According to JoEllen Soucier, executive director of financial aid for Houston Community College, “…choosing a college should begin in ninth grade. The pupil’s parents should also be planning for the costs of college even before freshman year. Realistically, parents should start planning for college costs at the birth of a child. College costs are a lifetime planning process to reduce and eliminate debt as much as possible.”

If you’re starting to plan later than you should and could use some help, contact our professional college planners for assistance with your campaign.

Now that you’re in, how the heck do you pay for it?

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Once upon a time, the biggest worry a family faced was the arrival of the college acceptance letter…

That worry has been supplanted by an even bigger worry – – – paying for that college education!

Why the worry?

The ever-increasing cost-of-attendance engenders panic in even the calmest of families.

Private schools average $42,000 annually, while public schools average $26,000. Sticker shock, coupled with the nation’s collective school loan debt, seems quite frightening.

What can you do?

Rather than worry, a family should devise a plan designed to “attack” the cost-of-attendance and potential school debt.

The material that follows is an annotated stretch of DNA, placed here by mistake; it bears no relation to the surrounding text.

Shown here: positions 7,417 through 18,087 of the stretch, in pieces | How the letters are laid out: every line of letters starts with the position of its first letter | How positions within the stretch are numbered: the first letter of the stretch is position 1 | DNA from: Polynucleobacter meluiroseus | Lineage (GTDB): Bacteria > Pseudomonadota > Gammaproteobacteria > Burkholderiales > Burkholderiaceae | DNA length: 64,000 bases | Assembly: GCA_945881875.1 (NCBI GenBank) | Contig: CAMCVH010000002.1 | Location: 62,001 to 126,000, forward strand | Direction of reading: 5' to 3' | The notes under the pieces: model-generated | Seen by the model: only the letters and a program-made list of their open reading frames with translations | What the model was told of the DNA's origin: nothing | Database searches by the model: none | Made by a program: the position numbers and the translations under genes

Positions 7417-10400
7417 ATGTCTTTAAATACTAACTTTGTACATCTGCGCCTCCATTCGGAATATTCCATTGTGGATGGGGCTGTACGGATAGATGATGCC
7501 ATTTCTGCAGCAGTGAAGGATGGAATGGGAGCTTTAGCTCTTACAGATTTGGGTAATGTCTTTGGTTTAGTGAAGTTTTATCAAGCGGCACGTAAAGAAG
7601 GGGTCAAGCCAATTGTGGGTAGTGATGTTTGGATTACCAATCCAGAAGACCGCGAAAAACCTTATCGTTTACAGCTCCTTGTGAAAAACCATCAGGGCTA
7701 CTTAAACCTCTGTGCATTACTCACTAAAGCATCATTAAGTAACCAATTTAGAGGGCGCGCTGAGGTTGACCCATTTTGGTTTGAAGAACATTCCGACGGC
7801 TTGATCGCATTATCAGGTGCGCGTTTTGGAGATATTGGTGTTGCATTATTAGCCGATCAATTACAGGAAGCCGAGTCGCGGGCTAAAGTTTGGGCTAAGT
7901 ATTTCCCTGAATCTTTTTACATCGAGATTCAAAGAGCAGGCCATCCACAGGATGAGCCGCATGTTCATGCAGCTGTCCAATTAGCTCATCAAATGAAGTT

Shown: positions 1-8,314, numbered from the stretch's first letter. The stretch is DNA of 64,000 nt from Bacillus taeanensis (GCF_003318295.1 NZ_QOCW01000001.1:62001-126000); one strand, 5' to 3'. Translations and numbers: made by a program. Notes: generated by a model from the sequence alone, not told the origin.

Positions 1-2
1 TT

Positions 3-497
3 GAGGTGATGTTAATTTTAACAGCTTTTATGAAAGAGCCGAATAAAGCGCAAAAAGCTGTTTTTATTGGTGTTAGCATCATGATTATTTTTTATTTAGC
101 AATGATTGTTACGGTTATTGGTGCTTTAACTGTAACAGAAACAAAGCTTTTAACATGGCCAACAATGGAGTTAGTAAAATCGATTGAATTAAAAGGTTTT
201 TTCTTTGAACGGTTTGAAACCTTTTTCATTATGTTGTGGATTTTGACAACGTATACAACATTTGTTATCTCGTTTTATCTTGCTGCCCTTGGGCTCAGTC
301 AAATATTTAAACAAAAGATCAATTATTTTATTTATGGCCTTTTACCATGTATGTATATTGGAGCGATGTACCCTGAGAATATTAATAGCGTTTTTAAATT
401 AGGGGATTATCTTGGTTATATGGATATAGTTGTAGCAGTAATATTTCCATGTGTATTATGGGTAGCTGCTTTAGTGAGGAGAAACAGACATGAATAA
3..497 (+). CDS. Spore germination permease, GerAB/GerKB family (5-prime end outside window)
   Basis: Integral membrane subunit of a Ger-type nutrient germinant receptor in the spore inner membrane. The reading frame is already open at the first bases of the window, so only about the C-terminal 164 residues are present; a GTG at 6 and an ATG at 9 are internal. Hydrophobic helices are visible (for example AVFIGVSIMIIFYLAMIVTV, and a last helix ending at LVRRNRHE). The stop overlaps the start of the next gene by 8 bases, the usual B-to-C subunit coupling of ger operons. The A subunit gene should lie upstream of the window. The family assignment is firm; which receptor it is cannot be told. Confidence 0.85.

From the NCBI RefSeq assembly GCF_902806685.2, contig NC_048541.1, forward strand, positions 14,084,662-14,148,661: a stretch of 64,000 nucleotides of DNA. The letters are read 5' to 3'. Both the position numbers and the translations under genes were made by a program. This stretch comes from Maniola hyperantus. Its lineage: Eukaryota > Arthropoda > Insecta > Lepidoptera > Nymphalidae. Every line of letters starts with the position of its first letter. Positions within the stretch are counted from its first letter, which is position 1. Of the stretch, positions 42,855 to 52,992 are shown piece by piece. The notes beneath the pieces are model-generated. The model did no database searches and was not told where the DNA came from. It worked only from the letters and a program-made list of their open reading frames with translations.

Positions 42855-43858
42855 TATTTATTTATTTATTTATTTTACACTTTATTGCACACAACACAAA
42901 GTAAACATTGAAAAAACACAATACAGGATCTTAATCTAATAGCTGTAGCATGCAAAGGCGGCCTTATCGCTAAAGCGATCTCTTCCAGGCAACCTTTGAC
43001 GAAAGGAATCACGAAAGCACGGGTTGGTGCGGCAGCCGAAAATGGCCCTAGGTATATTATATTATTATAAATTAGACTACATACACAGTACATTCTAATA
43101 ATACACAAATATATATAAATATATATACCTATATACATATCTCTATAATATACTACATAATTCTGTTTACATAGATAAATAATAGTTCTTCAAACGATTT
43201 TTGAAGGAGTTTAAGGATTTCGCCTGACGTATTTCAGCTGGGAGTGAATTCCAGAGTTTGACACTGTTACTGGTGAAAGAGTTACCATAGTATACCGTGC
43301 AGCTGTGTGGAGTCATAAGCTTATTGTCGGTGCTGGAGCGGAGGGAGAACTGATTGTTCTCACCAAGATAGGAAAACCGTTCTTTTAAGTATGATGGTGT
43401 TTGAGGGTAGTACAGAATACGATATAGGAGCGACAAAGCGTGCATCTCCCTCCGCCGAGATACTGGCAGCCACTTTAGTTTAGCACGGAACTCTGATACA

Planning far in advance renders the expenses more manageable and allows a family to engage in planning options unavailable after sophomore year in high school.

It’s a wonderful thing to advise families to design a plan and to start early, but it doesn’t mean a thing if they have no idea where to start or what to do.

That’s why we’re here!

We help families design and implement their college planning campaigns, providing them with a structured process and peace of mind.

Contact our professional college planners for assistance with your college planning campaign. It’s never too early to begin!

Your Retirement or Your Child’s Education?

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The dream school for your child or an affordable, comfortable retirement for you?

Emotion wins out.

You won’t be the one spoiling a dream!

Your child heads off to school, chasing the dream of a college education and you’re left contemplating your retirement into the greeter’s position at a local retail establishment…

Financial planners these days warn parents to resist the urge to help their children because the parents are heading at record speed into a financial crisis.

Approaching their 60’s and an expected, impending retirement, they face crippling school debt. The school debt they face is not their school debt. Rather, it’s the debt they never expected, the debt they assumed when cosigning loans their children are unable to repay.

Combined with mortgages, car payments, credit cards, and medical bills, the addition of school debt can, and often does, delay saving for retirement for ten years or more. A looming financial disaster…

Address the issues of school funding, debt repayment, and retirement savings with a properly designed and implemented college planning campaign. Contact us to schedule a no-obligation evaluation.